By Yolanda Woodlee and David Nakamura
Washington Post Staff Writers
Thursday, June 21, 2007
Mayors in the District have never taken criticism particularly well.
Anthony A. Williams (D) used pained body language to signal his displeasure when asked tough questions from reporters or residents. Marion Barry (D) famously charged that a certain unfavorable element had "set me up" after being caught on an undercover camera doing illegal things years ago.
Some think the Fenty administration is taking its umbrage to a new level.
On June 13, uber-activist Dorothy Brizill was handcuffed and led off to jail after engaging in a row with an aide to Victor A. Reinoso, deputy mayor for education, at the John A. Wilson Building. Another community activist alleges that he was similarly targeted by the Fenty team the same day.
Robert Brannum, a substitute teacher who has demonstrated against Mayor Adrian M. Fenty's takeover of public schools, says he thinks the administration was angered by loud comments he had made June 12 at the mayor's news conference to announce the appointment of Michelle A. Rhee as school chancellor. Brannum attended the announcement, on the steps of the Wilson Building, and badgered the mayor and his aides several times.
Brannum said he learned he was under investigation by the public school system for an alleged altercation with Reinoso. He said Reinoso ultimately exonerated him when questioned by school system investigators.
But Brannum said he thinks Fenty (D) was sending a message.
"Maybe it is, 'I've got control. Watch what you're doing,' " Brannum said.
"I'm surprised that it happened," added Brannum, an Advisory Neighborhood Commission member who ran unsuccessfully for the Board of Education last year. "I don't know who started the rumors and elevated it to the point where there was an official investigation."
Several community activists said the incidents concerning Brizill and Brannum appear to be a form of intimidation. Brizill said she was trying to get a phone number for a panel member when she was accused of assaulting an aide to Reinoso. The aide said Brizill grabbed the lanyard she was wearing around her neck.
"Dorothy Brizill doesn't have to attack anybody with her hands," said Cherita Whiting, a school activist. "She can do a much better job at it with her pen and paper. Taking her out in handcuffs . . . it was unnecessary."
Whiting said it appears the Fenty administration is using "scare tactics."
"Like with Robert Brannum, people are not going to be scared away," Whiting said.
In fact, Brannum said he's not going away. He said he's scheduled to meet with Reinoso and Rhee on Tuesday.What's in an Age?
We knew that D.C. school chancellor is a tough job, but one week into her appointment Michelle A. Rhee has already aged a year.
Rhee, who was born in December 1969, was cited as being 37 when Fenty announced last week she would be his surprise selection for the top school job.
A reporter for the Korean Times, which was present to chronicle the big day, said the Korean American was 38 in a report the next day.
Turns out, Koreans consider newborns a year old, so you are a year older in Korean -- at least on paper.
Perhaps Fenty used that to his advantage, employing it with his youthful staff to counteract the criticism that some of his selections are too inexperienced to run the government.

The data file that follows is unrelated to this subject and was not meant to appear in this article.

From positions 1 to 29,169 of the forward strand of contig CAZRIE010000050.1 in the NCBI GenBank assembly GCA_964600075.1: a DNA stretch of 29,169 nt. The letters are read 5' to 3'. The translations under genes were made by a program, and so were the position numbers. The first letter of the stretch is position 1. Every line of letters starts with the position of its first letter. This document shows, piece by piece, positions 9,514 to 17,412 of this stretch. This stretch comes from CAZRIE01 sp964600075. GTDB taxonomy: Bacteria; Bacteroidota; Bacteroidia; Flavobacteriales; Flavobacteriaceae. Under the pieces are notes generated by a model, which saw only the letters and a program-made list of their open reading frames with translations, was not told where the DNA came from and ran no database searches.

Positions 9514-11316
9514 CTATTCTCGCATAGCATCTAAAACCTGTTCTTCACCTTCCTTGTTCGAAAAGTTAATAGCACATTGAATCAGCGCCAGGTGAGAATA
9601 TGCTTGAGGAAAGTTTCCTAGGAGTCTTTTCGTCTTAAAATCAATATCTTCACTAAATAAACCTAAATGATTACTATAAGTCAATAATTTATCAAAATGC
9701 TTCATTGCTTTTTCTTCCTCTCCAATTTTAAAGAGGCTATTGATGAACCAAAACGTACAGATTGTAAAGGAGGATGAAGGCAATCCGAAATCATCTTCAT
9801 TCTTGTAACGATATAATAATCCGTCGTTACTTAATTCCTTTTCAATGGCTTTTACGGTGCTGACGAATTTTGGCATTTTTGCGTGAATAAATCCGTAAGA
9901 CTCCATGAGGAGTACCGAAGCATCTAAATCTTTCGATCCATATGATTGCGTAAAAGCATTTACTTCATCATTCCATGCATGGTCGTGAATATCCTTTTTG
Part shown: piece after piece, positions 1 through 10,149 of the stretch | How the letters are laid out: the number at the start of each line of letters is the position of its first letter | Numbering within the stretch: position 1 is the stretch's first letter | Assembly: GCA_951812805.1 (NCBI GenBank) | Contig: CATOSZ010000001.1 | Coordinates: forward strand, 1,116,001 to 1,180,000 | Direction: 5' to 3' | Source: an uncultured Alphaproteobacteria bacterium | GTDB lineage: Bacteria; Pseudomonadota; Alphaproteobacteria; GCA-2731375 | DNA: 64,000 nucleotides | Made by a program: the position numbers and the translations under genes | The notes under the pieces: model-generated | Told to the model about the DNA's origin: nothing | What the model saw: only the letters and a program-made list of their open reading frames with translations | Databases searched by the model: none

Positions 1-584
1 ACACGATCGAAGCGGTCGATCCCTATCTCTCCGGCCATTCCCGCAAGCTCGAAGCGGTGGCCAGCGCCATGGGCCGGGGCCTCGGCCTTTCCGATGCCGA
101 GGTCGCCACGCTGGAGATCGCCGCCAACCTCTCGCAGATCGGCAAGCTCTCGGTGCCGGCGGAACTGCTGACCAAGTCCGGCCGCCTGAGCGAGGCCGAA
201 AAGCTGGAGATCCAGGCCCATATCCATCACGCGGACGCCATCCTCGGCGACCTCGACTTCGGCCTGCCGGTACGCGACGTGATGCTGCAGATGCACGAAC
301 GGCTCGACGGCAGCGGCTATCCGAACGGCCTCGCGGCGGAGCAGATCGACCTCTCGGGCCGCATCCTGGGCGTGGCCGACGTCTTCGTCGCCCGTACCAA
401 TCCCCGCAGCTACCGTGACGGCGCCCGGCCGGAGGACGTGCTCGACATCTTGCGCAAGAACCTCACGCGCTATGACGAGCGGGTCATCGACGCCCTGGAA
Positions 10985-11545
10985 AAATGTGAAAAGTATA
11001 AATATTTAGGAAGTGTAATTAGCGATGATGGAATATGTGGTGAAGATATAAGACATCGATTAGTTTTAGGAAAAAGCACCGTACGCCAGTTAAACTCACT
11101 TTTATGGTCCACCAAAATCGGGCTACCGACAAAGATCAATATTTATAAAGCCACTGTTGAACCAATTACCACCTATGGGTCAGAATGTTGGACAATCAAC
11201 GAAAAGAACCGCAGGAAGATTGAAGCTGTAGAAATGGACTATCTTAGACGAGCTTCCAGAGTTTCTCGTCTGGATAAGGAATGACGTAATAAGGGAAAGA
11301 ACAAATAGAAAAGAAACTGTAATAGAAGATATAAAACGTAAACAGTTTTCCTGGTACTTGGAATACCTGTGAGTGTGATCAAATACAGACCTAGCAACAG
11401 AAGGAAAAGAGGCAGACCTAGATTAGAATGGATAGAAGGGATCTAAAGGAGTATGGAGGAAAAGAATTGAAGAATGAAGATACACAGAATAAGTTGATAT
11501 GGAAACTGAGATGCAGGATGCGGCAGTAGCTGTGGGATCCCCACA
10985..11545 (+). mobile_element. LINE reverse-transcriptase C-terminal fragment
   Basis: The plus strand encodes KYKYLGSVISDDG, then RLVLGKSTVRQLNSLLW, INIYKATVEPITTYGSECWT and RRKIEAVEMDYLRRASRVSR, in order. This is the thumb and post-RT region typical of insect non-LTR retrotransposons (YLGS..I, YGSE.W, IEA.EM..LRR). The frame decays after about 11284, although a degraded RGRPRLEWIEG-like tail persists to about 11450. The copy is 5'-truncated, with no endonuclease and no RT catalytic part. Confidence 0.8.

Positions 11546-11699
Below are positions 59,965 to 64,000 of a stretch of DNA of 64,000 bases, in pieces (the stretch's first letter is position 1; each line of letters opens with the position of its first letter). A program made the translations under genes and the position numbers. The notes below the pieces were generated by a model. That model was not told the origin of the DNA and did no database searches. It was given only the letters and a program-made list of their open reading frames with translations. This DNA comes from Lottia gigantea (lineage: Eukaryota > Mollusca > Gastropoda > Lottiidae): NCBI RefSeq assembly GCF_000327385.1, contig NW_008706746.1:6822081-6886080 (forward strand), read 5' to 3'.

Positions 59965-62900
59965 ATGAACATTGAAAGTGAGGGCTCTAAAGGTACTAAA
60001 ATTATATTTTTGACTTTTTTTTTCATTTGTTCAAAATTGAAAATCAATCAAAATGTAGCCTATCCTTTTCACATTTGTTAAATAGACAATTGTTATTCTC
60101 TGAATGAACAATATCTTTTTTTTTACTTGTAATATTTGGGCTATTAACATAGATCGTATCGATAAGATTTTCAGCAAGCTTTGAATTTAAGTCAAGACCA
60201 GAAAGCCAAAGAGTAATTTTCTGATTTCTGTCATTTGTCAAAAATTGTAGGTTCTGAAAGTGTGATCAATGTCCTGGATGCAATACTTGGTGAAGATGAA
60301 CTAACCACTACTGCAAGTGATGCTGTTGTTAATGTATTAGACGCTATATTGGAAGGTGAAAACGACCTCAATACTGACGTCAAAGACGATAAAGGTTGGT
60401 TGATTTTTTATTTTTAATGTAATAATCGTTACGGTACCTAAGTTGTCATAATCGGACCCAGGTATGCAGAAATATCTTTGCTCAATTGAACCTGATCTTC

For the record, the Times also revealed the chancellor's Korean name: Rhee Yang-hee.Loose Lips Jumps Ship
As the man behind Loose Lips, Washington City Paper's D.C. political column, James Jones is used to reporting on the doings of the city's governing class.
Now he's the news.
Jones, who has penned the column for about two years, is leaving City Paper to become a senior program associate at D.C. Appleseed, a nonprofit public policy organization. He said he will do a little of everything for Appleseed, focusing on a couple of high-profile issues, including HIV and AIDS.
Jones took over Loose Lips duties from City Paper veteran (and current Washington Post reporter) Elissa Silverman and quickly put his stamp on the column, which is a must read for city leaders, employees and gadflies. He was tough on some, regularly lampooning former council member Harold Brazil and angering a pair of current members -- Jack Evans (D-Ward 2) and Jim Graham (D-Ward 1) -- with his stinging reports.
Last week, Jones got a scoop about Dorothy Brizill being sued in Guam by slot machine promoters. Brizill helped block a similar effort by the promoters in the District a couple years ago; she allegedly was sued after making remarks about the group on a Guam radio show.
Jones said he has admired Appleseed's work for years and was ready to make the change when the right job opened up. His last column in City Paper runs today, and he'll start at Appleseed on Monday. City Paper Editor Erik Wemple said the column will continue after a short hiatus to find a replacement for Jones.Gumshoe Reporting
The Notebook has been scooped . . . by a site called DailyCandy.
We wouldn't have known we were scooped were it not for a friend who spends a lot of time shopping online and who forwarded us this item from the DailyCandy Web site, which bills itself as "the ultimate insider's guide to what's hot, new, and undiscovered."
So what's the scoop? DailyCandy has learned that Mayor Adrian M. Fenty, known for his long work days and morning runs through Rock Creek Park, does, in fact, slow down every once in a while. According to the Web site, when Fenty is not running through the park, he "likes to take it down a notch with a park ranger-guided horseback tour of the critters and flora that call it home."
DailyCandy also reported on a couple other Fenty favorites: hiking the grounds of the U.S. National Arboretum and visiting the recently reopened Frederick Douglass National Historic Site.
With reporting like this, the Notebook is now sweating a new competitor.